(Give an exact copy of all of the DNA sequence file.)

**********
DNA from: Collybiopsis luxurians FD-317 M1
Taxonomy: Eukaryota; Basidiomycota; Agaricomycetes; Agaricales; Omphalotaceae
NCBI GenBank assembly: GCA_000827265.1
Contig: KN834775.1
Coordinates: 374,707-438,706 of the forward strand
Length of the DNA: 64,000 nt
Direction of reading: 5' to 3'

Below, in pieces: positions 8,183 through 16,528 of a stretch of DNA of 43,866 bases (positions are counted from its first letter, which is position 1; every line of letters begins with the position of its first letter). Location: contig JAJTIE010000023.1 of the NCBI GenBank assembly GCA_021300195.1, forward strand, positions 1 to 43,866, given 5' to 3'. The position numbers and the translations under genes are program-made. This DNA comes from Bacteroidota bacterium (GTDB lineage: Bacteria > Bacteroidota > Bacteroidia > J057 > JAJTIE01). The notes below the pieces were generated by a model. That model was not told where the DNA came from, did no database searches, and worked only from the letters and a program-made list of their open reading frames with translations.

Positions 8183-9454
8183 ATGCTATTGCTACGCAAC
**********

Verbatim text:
DNA from: Collybiopsis luxurians FD-317 M1
Taxonomy: Eukaryota; Basidiomycota; Agaricomycetes; Agaricales; Omphalotaceae
NCBI GenBank assembly: GCA_000827265.1
Contig: KN834775.1
Coordinates: 374,707-438,706 of the forward strand
Length of the DNA: 64,000 nt
Direction of reading: 5' to 3'

Below, in pieces: positions 8,183 through 16,528 of a stretch of DNA of 43,866 bases (positions are counted from its first letter, which is position 1; every line of letters begins with the position of its first letter). Location: contig JAJTIE010000023.1 of the NCBI GenBank assembly GCA_021300195.1, forward strand, positions 1 to 43,866, given 5' to 3'. The position numbers and the translations under genes are program-made. This DNA comes from Bacteroidota bacterium (GTDB lineage: Bacteria > Bacteroidota > Bacteroidia > J057 > JAJTIE01). The notes below the pieces were generated by a model. That model was not told where the DNA came from, did no database searches, and worked only from the letters and a program-made list of their open reading frames with translations.

Positions 8183-9454
8183 ATGCTATTGCTACGCAAC